We use cookies to provide you with a better experience. If you continue to use this site, we'll assume you're happy with this. Alternatively, click here to find out how to manage these cookies

hide cookie message
Contact Forum Editor

Send an email to our Forum Editor:


PLEASE NOTE: Your name is used only to let the Forum Editor know who sent the message. Both your name and email address will not be used for any other purpose.

Tech Helproom


It's free to register, to post a question or to start / join a discussion


 

Wired to wireless - is it possible?


Ian in Northampton

Likes # 0

We live in a very long (100ft) narrow old house with numerous thick walls. Wi-fi reception is fine at one end of the house, where the wireless router is (and has to be), but patchy at best at the other end.

I ended up installing a wired network to all the upstairs bedrooms, so each bedroom has an Ethernet port.

However, my lovely lady wife likes nothing better than to lie on her bed playing games on either her phone or her tablet. She would therefore like wireless connectivity in her bedroom.

Ideally, there would be a device that you could plug into the Ethernet socket in her room that would convert the wired signal to a wi-fi signal.

But: does such a thing exist? I’ve seen so-called wi-fi range extenders, but these seem (I may have misunderstood) to operate on the principle that you locate them mid-way between the wi-fi router and where you want the wi-fi signal to reach to, and they then, in effect, amplify the signal. That’s not really what I want.

Anyone have any ideas?

Like this post
spuds

Likes # 0

Have you thought about using 'Powerline Home Network Adapters'?.

Plug into any home power point socket, connect one to your router, and then you can have either a wired or wireless connection in any other location on the same power line.

Costs about £25/£30 a pair, with advantage of adding more to a network set.

Like this post
Secret-Squirrel

Likes # 0

"Ideally, there would be a device that you could plug into the Ethernet socket in her room that would convert the wired signal to a wi-fi signal."

Here's what you need Ian. It's primarily designed for travellers who need to convert the Ethernet connection in their hotel rooms to a wireless one.

Given its tiny size, I wouldn't expect the wireless to reach to distant rooms but it's ideal for your wife's requirements.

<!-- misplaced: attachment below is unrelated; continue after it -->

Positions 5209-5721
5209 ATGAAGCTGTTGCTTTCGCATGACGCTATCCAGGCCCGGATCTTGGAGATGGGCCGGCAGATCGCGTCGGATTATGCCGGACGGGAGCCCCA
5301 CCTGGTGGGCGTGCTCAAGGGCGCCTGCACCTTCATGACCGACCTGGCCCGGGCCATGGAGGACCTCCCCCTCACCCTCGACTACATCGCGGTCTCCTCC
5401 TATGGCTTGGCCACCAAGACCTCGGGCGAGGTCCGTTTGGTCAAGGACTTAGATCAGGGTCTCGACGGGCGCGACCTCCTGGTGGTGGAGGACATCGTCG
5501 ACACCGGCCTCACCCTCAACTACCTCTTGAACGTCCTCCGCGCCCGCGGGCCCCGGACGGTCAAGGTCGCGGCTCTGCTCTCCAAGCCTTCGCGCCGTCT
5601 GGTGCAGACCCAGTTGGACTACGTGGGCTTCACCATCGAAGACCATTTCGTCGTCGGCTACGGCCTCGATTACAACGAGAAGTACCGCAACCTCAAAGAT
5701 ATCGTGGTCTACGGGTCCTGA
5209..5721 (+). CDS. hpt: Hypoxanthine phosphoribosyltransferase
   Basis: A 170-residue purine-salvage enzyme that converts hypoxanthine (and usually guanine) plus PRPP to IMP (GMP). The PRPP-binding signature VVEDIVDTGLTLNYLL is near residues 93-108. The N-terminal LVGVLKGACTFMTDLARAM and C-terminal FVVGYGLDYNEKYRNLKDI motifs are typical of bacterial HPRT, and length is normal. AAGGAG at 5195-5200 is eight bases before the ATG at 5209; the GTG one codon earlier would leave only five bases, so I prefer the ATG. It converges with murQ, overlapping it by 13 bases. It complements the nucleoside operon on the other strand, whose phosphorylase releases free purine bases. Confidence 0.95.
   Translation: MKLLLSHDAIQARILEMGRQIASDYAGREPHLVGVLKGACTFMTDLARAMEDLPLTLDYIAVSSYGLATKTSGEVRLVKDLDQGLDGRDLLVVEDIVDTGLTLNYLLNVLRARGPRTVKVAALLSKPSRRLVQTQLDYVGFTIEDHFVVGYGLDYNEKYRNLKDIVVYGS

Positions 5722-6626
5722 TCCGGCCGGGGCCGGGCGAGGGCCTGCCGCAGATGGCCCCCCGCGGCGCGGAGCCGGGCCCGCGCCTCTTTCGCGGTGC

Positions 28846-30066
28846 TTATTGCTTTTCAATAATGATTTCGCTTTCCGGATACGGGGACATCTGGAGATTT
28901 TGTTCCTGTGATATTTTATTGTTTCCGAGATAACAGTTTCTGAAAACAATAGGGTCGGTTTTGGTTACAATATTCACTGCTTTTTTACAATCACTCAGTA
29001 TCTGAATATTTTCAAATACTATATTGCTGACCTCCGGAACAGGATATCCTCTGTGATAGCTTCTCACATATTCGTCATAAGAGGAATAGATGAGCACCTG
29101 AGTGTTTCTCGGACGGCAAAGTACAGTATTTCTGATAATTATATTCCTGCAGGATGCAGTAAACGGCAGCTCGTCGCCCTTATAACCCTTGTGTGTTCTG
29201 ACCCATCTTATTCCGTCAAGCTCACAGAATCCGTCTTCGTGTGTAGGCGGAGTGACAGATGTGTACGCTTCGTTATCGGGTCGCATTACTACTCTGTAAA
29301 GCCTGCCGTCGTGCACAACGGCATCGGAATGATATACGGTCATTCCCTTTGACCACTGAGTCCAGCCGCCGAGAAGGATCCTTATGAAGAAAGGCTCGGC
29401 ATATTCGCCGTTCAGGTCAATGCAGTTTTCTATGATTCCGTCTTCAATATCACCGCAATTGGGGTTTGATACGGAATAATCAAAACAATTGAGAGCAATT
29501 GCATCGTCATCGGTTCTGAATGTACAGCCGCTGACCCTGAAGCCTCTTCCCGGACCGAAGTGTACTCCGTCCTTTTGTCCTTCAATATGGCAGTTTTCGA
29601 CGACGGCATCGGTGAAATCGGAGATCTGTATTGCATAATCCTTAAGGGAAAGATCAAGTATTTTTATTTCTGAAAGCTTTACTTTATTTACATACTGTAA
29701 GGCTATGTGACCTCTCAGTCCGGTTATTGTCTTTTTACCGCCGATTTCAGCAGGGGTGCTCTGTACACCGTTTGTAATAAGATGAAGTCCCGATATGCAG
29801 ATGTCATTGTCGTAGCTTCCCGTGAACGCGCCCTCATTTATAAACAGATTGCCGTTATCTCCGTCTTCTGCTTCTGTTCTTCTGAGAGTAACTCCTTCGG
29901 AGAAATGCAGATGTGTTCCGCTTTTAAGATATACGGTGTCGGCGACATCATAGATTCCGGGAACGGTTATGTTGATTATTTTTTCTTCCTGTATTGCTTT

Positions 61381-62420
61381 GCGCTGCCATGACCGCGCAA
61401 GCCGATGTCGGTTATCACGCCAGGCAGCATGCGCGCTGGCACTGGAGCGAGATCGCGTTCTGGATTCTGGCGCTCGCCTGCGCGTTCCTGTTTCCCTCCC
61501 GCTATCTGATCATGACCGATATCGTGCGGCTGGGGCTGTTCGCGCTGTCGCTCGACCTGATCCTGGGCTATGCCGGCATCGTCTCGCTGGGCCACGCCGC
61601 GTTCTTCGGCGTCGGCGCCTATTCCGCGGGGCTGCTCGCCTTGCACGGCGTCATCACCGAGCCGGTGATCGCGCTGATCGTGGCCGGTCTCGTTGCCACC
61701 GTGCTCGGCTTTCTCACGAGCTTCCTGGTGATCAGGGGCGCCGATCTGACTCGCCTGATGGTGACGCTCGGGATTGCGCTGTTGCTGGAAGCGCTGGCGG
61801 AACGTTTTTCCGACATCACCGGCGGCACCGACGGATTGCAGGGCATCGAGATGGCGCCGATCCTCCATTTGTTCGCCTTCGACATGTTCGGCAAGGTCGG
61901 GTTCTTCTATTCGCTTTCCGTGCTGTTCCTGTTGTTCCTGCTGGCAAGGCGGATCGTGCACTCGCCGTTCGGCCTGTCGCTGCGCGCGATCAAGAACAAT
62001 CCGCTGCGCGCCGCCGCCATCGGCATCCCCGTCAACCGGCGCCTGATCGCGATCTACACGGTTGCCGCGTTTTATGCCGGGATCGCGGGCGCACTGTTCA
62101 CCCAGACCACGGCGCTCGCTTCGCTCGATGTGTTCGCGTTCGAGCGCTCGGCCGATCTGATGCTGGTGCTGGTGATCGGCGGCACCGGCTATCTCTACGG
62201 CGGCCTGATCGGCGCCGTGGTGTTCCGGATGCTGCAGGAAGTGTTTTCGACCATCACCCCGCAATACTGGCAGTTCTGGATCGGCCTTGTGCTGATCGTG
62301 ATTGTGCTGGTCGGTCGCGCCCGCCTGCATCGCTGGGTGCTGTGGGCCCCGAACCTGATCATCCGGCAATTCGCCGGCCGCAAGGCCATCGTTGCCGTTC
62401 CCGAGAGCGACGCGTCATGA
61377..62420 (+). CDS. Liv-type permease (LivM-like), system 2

I haven't tried it myself but the Amazon reviews are excellent and PC Pro Magazine gave it their "Recommended" award. At under £17 it won't be the end of the world if it fails to live up to its promises.

Like this post
Ian in Northampton

Likes # 0

Many thanks guys. Spuds: sorry - I should have mentioned. The reason the house is 100' long is that it used to be three cottages. What that means is that it has two separate electricity supplies - meaning that the HomePlug system won't work, if I understand correctly. (the house also has two separate central heating systems...)

Secret-Squirrel: that looks like exactly what I'm looking for. Many thanks. You're right, the reviews are superb - and it's well priced (I can't even find it cheaper (from a reputable source) on eBay.)

I shall get one on order. :-)

Like this post
Ian in Northampton

Likes # 0

I was just thinking about what Secret Squirrel said, having discussed with my wife the fact that I seemed to have found a solution. She asked "So does that mean I could get wireless in my office (which is under her bedroom, and which has an Ethernet socket, but that's no good for her phone/tablet) and in the kitchen (which is a little further away?"

[Wife in 'changing the rules mid-stream' shock...]

So I did a bit more research, and it seems that 'all' I need is a wireless router - something like this. It's not as cute or portable as SS's recommendation, but perhaps has greater range - for just a few pounds more.

Am I barking up the right tree?

Like this post
Secret-Squirrel

Likes # 0

Ian, as you're now looking to extend the wireless range with something more powerful then this should in principle do the job nicely. It's basically the grown up sibling of the other TP-Link I mentioned earlier.

The Dynamode product you linked to is primarily a router for those folks that get their broadband via a cable connection. However, if it can be configured to access-point-only mode then it should work fine. It may just work straight out the box but I can't guarantee that. I'm not familiar with that brand or model so I can't comment on how well it'll perform.

Like this post

Reply to this topic

This thread has been locked.



IDG UK Sites

Swatch to release its own line of smartwatches to rival iWatch

IDG UK Sites

From the iPhone 6 to the iWatch and a new Apple TV we look at the products Apple is set to launch...

IDG UK Sites

Miranda July's Somebody app offers a very unusual take on messaging

IDG UK Sites

The 7 most ridiculous iPhone 6 rumours: what Apple WON'T reveal on 9 September